Risen

(I posted this at The American Catholic, and I thought the film mavens of Almost Chosen People might find it interesting.)

 

Risen (2016) opens in theaters on February 19 and looks like it could be a good film for Lent.  I have long thought that there must have been some sort of official inquiry into the Crucifixion based upon the Roman historian Tacitus writing circa 100AD about Pilate condemning Christ.   He may have been referring to official Roman records.  Tacitus had no sympathy for the Christians and no knowledge of their ceremonies, which makes it highly doubtful that he gained his knowledge from a Christian source as to the trial and Crucifixion of Christ.  Pilate had every motivation to prove that Christ had not risen from the dead as did the Sadducees who controlled the Temple.  Their historical silence may be an indication that what they found out, if they conducted post Resurrection inquiries, was very much not to their liking.

Published in: on January 31, 2016 at 5:30 am  Comments Off on Risen  
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January 29, 1845: Poe’s Raven is Published

The publication of the macabre poem The Raven gave Edgar Allan Poe the literary fame he had sought all his life, although the meager financial reward of $9.00 typified his life long failure to earn a living as a writer.  Two years later his wife died at 24, replicating in Poe’s life the role of Lenore in his poem.  Poe himself would die in mysterious circumstances two years later at age 40, his sad and frequently bizarre life worthy of the pen of Poe.

 

Once upon a midnight dreary, while I pondered, weak and weary,
Over many a quaint and curious volume of forgotten lore—
    While I nodded, nearly napping, suddenly there came a tapping,
As of some one gently rapping, rapping at my chamber door.
“’Tis some visitor,” I muttered, “tapping at my chamber door—
            Only this and nothing more.”

    Ah, distinctly I remember it was in the bleak December;
And each separate dying ember wrought its ghost upon the floor.
    Eagerly I wished the morrow;—vainly I had sought to borrow
    From my books surcease of sorrow—sorrow for the lost Lenore—
For the rare and radiant maiden whom the angels name Lenore—
            Nameless here for evermore.

    And the silken, sad, uncertain rustling of each purple curtain
Thrilled me—filled me with fantastic terrors never felt before;
    So that now, to still the beating of my heart, I stood repeating
    “’Tis some visitor entreating entrance at my chamber door—
Some late visitor entreating entrance at my chamber door;—
            This it is and nothing more.”

    Presently my soul grew stronger; hesitating then no longer,
“Sir,” said I, “or Madam, truly your forgiveness I implore;
    But the fact is I was napping, and so gently you came rapping,
    And so faintly you came tapping, tapping at my chamber door,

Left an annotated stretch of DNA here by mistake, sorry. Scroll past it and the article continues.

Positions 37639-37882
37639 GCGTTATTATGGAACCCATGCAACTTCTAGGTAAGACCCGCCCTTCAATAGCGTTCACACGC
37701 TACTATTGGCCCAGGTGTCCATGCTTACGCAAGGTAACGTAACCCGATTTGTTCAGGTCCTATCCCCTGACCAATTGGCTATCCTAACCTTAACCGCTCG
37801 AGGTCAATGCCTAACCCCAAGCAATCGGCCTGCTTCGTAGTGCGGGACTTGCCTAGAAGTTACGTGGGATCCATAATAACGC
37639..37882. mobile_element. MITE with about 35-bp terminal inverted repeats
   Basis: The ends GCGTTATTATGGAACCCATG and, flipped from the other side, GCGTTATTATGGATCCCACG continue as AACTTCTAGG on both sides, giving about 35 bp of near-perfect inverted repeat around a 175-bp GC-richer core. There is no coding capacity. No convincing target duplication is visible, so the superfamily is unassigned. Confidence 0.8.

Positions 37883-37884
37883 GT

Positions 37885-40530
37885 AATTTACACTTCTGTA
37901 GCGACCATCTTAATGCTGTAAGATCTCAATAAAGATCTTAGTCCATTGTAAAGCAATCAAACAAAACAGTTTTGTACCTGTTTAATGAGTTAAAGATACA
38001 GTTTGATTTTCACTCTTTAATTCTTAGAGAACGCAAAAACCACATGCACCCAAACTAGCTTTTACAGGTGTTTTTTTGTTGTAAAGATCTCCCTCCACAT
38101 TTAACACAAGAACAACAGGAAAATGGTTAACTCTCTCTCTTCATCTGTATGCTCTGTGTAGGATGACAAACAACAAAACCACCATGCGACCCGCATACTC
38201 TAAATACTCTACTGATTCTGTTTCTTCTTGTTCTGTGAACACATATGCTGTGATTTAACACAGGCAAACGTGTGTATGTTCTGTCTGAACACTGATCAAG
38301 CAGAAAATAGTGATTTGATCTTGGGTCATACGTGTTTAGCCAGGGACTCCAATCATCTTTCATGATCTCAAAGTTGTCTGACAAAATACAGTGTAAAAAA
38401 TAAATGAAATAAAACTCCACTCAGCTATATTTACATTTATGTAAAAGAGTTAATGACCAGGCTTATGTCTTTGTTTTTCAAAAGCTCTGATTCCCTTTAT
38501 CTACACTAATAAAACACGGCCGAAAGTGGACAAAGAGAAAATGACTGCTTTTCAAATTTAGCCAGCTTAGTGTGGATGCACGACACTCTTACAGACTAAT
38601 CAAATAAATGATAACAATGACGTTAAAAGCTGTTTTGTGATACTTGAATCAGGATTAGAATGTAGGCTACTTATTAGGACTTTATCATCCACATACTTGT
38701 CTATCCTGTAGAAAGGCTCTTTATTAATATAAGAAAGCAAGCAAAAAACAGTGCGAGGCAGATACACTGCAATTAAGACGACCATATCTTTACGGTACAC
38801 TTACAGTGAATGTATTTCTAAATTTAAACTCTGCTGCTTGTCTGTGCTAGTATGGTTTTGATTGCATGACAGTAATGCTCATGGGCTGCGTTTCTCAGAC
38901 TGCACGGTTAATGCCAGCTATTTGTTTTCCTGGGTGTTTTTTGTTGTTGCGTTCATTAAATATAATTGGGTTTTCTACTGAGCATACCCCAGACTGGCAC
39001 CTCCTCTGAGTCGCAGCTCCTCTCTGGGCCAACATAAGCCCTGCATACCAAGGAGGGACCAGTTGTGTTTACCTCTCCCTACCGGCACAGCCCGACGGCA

That I scarce was sure I heard you”—here I opened wide the door;—
            Darkness there and nothing more.

    Deep into that darkness peering, long I stood there wondering, fearing,
Doubting, dreaming dreams no mortal ever dared to dream before;
    But the silence was unbroken, and the stillness gave no token,
    And the only word there spoken was the whispered word, “Lenore?”
This I whispered, and an echo murmured back the word, “Lenore!”—
            Merely this and nothing more.

    Back into the chamber turning, all my soul within me burning,
Soon again I heard a tapping somewhat louder than before.
    “Surely,” said I, “surely that is something at my window lattice;
      Let me see, then, what thereat is, and this mystery explore—
Let my heart be still a moment and this mystery explore;—
            ’Tis the wind and nothing more!”

(more…)

Published in: on January 29, 2016 at 5:30 am  Comments (1)  
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January 28, 1956: Elvis Presley First Appears on National Televison

An entertainment revolution started on January 28, 1956 when a the nationally unknown Elvis Presley appeared on the Dorsey Brothers Show and sang Shake, Rattle and Roll and I Got a Woman.  Presley for the next 21 years would have perhaps the most phenomenal career of any American musician, but the success came with an increasingly troubled life that ended at age 42.  He strayed far from his religious roots as he indulged in an ever increasing appetite for drugs, his life becoming a cautionary tale of how not to handle fame and money.  However, as the video at the beginning of this post demonstrates, part of him always understood that Christ was King, not him.  When he died, far too young, a book on the shroud of Turin was found next to his body.

Published in: on January 28, 2016 at 5:30 am  Comments Off on January 28, 1956: Elvis Presley First Appears on National Televison  
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January 27, 1776: Henry Knox Delivers the Noble Train of Artillery to Washington

 

One of the interesting aspects of wars and revolutions is the unexpected talents and abilities that come to the fore in the most unlikely of individuals.  As that remarkable year 1775 was drawing to a close, General Washington, if he was to force the British  to leave Boston, needed a substantial artillery force, which he entirely lacked.  Twenty-five year old Colonel Henry Knox, a fat Boston book seller prior to the War, came up with the idea of transporting the artillery from newly captured Fort Ticonderoga in northern New York to the siege lines around Boston.  This was accomplished by Knox from December 5, 1775 to January 27, 1776, transporting sixty tons of artillery and ammunition, 59 cannon, mortars and howitzers, through wilderness in the dead of winter, a truly astounding feat. On December 17, 1775 Knox wrote to Washington: